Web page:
• Briefly discuss each bullet emphasizing CFIs to teach and DPEs to test. Get audience involved. Ask for comments ideas.   DPEs and CFIs are encouraged to use real examples of runway incursion hazards during taxiing. For example, all pilots should have correlative knowledge of runway hold short signs and markings and be able to describe or perform crossing these points after exiting a runway or holding short of them prior to entering/crossing a runway. Pilots should be taught the potential of losing awareness of these markings and have defenses to minimize that possibility. Discuss possible techniques pilots can use as memory joggers such as always identifying hold short signs/markings and mentally verifying whether to hold short or cross.
  • Briefly discuss each bullet emphasizing CFIs to teach and DPEs to test. Get audience involved. Ask for comments ideas.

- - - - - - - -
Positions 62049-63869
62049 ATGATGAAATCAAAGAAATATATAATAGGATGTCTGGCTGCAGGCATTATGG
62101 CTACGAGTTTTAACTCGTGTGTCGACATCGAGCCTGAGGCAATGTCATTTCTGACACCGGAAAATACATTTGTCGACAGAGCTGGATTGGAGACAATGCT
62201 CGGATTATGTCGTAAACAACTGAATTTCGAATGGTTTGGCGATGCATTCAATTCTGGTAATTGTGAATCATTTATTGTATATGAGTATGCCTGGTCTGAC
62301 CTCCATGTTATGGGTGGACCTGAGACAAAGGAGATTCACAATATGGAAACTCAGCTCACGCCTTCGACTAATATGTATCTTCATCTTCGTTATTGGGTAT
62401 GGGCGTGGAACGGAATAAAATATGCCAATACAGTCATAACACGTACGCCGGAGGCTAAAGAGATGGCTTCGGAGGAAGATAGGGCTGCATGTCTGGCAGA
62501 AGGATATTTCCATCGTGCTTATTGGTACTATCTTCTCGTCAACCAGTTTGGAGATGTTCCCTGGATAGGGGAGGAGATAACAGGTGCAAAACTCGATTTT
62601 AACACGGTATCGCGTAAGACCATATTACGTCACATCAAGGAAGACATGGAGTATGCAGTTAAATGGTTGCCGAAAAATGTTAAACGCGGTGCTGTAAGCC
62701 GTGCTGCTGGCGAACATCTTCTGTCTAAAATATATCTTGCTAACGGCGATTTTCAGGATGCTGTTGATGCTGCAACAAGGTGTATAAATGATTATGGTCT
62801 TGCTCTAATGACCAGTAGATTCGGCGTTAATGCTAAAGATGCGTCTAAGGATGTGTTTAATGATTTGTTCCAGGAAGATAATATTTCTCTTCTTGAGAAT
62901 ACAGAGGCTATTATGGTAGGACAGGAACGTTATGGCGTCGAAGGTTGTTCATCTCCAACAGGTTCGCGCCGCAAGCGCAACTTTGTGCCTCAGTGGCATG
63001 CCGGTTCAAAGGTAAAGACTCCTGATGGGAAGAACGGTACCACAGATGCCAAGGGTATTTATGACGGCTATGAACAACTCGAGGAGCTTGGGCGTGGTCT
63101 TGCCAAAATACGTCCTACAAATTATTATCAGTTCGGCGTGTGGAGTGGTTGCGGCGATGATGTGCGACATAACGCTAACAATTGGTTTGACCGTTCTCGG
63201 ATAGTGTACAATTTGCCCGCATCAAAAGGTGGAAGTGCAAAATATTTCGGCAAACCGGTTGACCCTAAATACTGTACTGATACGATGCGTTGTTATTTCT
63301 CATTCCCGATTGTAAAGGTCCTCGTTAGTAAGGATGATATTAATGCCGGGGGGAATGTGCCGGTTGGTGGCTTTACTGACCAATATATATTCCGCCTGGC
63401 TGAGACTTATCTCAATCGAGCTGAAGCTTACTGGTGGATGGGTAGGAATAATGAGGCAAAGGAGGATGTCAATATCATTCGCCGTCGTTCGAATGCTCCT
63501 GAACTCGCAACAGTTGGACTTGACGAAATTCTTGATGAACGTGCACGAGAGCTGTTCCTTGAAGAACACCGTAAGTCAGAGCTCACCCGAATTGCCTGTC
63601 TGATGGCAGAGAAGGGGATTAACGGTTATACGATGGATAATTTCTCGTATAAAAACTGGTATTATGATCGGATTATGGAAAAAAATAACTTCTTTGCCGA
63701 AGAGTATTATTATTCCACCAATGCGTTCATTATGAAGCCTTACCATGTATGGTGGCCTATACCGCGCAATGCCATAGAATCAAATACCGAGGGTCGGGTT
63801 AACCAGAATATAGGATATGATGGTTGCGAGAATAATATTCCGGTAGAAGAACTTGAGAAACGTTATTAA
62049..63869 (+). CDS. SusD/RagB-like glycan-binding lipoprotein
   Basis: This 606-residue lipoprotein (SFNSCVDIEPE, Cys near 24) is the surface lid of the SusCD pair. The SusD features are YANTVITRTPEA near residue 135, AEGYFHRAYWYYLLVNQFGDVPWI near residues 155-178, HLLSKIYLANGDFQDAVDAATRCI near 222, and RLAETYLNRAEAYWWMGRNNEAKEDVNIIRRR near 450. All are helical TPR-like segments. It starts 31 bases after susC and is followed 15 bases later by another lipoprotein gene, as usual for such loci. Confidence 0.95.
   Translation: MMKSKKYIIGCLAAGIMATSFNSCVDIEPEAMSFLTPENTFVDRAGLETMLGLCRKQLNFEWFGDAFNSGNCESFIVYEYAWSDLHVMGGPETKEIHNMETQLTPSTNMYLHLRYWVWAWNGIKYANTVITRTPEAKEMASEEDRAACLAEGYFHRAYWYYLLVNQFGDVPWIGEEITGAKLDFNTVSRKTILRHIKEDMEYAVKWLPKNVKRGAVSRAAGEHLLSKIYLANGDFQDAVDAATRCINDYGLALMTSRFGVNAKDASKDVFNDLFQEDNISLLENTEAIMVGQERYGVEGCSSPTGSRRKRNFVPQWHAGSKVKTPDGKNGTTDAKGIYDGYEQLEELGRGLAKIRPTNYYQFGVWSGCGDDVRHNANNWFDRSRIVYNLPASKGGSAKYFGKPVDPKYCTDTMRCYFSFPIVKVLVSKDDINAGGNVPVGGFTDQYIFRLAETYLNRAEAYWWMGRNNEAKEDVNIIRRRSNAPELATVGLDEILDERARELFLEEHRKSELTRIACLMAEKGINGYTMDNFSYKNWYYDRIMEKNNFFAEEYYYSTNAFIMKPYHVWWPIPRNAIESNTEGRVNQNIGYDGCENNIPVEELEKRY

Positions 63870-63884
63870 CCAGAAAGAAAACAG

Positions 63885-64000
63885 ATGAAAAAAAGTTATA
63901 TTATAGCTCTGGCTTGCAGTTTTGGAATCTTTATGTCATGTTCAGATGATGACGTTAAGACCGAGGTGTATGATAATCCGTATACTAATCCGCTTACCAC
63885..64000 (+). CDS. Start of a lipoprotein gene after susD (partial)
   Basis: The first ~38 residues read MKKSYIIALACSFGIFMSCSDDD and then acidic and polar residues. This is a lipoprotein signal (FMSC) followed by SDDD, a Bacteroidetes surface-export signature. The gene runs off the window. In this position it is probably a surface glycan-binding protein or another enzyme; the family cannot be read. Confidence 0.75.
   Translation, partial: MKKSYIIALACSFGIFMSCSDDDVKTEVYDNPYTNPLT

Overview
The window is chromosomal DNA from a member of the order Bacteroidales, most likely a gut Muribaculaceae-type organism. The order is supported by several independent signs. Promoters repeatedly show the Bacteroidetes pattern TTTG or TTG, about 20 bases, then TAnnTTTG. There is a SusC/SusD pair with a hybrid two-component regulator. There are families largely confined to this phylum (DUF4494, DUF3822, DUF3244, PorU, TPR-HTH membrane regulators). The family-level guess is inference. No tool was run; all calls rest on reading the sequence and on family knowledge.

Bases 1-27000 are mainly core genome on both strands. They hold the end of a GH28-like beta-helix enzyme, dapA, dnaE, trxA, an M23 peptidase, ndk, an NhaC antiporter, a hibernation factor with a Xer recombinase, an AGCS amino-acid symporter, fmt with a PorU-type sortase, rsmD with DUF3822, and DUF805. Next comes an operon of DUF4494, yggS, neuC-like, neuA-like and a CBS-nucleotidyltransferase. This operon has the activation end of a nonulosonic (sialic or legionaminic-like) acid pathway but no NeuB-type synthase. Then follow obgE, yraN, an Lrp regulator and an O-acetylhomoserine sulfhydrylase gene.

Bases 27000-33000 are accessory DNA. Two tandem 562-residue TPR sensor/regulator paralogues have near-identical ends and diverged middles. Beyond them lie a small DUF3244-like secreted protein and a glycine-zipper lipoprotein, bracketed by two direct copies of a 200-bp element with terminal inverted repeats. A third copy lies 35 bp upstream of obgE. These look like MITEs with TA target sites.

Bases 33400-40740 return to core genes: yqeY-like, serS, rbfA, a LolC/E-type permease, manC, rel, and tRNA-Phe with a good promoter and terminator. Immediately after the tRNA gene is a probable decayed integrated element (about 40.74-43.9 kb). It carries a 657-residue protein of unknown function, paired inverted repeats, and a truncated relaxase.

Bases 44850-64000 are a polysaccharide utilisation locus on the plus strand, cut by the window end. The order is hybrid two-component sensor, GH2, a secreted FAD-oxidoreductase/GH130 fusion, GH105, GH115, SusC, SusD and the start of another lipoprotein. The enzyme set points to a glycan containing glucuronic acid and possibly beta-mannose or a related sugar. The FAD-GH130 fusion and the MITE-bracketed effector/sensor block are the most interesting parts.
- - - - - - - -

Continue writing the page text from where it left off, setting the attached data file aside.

• Now let’s put our previous discussion into application in specific scenarios. The last three years (2010,2011, and 2012) of Category C Runway Incursion (RI) data gives us some interesting and useful insight. If we look at only airports with 2 or more Cat Cs, we find that they had a total of 282. Interestingly, of those, 46 occurred at just 4 airports. Clearly, these 4 must have challenging ground environments, so let’s look at them and see what we can learn.
  • Alphabetically, ADS is first up. Take a moment to study the AD. How many Hot Spots are listed? Where are the FBOs? Discuss taxiing to Runway 33 and 15 from each of the FBOs. Where would you do your run-up? Discuss taxiing from hangars on the east side and then the west side to Runway 33 and then 15.
  • DVT is next. Take a moment to study the AD. How many Hot Spots are listed? Where is the Terminal? Discuss the overall layout. Lots of hangars on the north side and lots more on the south side. Discuss taxiing to Runways 25L and R and 7R and L from each of the Terminal. Where would you do your run-up? Discuss taxiing from hangars on the north side and then the south side to each runway, in turn. Look at Taxiways A13 and C13 and then B3 and C3. Then look at Taxiways A5, B5, and C5; then A9, B9, C9. Discuss opportunities for mis-hearing taxi instructions.